c. Because volume increases faster than surface area, small size produces a slower settling velocity because of a lower mass and greater frictional drag.
d. Plants also decrease mass by having porous shells, and they increase frictional drag by developing spines that increase the surface area relative to their volume.
eLarge plants anchor themselves in place with holdfasts, rootlike masses that function only to hold the plant in place, not to absorb nutrients and water from the sediment as do roots.


what are diatoms, what are they made from and what is there shape

Diatoms are single cells enclosed in a siliceous (made from silica, or SiO2) frustrule (shell) shaped like a pillbox.


how do diatoms reproduce

In reproducing, the frustule separates into the larger epitheca and smaller hypotheca.
b. Each part then secretes a new hypotheca. The original hypotheca now functions as an epitheca.
c. After numerous generations, one of the cell lines becomes progressively smaller until it reaches a critical size, abandons the hypotheca, reproduces sexually, grows larger as a naked cell, and finally develops a frustule of the side of the original one in the sequence.


what kind of conditions do diatoms thrive in

Diatoms thrive in the cold, nutrient-rich waters of the polar and subpolar regions and in the inshore water of the shelf in the midlatitudes.
e. They can reproduce rapidly and produce plankton blooms in ideal conditions.


what are dinoflagellates

Dinoflagellates are single cells with two whiplike tails (flagella).


what are dinoflagellates shells called and composed of

Their shell, called a theca, if present, is composed of cellulose.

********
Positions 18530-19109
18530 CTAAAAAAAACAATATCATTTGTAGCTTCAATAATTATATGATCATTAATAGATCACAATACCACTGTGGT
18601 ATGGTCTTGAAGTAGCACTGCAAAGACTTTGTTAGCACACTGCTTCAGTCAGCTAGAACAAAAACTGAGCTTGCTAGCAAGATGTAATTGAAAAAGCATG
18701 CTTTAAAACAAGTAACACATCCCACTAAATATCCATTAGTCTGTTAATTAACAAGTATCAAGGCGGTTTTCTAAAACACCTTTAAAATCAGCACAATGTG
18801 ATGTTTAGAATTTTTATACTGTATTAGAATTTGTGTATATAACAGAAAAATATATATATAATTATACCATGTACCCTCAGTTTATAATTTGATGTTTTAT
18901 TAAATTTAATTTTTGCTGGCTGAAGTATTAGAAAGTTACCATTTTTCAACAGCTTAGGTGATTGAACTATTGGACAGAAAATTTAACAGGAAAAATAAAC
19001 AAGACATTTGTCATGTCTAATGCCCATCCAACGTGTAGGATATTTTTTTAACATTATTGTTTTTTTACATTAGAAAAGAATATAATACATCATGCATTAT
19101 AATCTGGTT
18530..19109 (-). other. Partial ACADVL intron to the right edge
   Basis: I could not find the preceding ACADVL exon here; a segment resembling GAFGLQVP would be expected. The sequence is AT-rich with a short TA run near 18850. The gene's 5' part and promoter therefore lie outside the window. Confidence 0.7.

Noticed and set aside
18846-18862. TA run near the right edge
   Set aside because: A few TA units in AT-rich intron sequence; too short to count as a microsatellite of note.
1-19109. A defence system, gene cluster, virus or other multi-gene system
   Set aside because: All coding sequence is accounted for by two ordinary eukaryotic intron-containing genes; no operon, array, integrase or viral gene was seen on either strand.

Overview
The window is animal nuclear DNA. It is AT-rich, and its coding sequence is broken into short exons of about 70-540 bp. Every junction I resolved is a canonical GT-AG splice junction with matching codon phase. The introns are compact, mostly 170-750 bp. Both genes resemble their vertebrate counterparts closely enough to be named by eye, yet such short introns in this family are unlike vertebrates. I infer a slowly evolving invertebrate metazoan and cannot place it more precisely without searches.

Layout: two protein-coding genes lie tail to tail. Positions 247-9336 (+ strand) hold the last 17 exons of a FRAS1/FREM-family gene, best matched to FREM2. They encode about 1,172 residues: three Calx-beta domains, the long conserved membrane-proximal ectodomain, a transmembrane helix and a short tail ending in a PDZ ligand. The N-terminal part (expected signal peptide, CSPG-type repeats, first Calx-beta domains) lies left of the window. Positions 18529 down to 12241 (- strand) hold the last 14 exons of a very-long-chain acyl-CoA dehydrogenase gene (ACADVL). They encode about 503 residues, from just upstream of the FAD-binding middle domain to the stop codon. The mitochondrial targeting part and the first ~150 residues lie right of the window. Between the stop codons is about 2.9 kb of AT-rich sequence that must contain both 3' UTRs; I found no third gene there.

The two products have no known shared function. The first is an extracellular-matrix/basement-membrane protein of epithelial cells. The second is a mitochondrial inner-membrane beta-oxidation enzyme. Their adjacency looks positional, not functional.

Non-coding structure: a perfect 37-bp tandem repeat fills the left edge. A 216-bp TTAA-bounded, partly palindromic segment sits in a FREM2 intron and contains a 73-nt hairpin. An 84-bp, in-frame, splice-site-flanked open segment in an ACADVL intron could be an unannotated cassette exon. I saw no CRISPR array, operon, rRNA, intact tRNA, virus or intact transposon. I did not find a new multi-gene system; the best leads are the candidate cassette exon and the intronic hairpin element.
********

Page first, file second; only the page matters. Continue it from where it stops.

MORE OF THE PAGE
what can happen to dioflagellates when concentrations of dissolved silica is low

When the concentration of dissolved silica is low, dinoflagellates can outnumber the diatoms.


what are copepods

Copepods are small herbivores (plant-eating organisms) that filter diatoms from the water.


what are forminifera

Foraminifera are single-celled, microscopic organisms that build shells of calcium carbonate.


which form of formanifera outnumbers the other? Bentheic or pelagic



how do forminifera eat food

b. Their shells are porous, and protoplasm streams from inside the shell to engulf and digest food.


what happens to copepods shell as they grow

they molt their outer skeleton


do copepods migrate?

yes vertical seasonal migration


what kind of fauna is found in the disphotic zone

prawns, shrimp, copepods, amphipods, ostracods, squid, and fish.


fish in the dispotic zone have special adaptations such as (3)

1. large, light-sensitive eyes.2. photophores (light-generating structures) that produce bioluminescence. Light is generated by bacteria in the photophores and is used for species identification and for attracting prey.
c. Food in the dysphotic zone is scarce, so some organisms display diurnal vertical migration, whereby they migrate to the surface at night to feed and during daylight descend to depths of 700 to 900 meters.


what are 4 common traites in the abyssal depths

Perpetual darkness.
b. Low temperature.
c. High hydrostatic pressure.
d. Sparse food supply


give examples of dwellers in the aphotic zone

b. The major dwellers in these dark depths include copepods, ostracods, jellyfish, prawns, mysids, amphipods, and a variety of worms and fishes.


list some characteristics of mid water fish

. Low abundance.
2. Small size, about 2 to 10 cm.
3. Large mouth with many sharp-pointed teeth.
4. A jaw that can be unhinged to accommodate large food.
5. An expandable stomach.
6. Bioluminescence to attract prey.
7. In some forms, the male is parasitic upon the female.


what are copepods and forminifera examples of



what are the 5 kingdoms

fungi and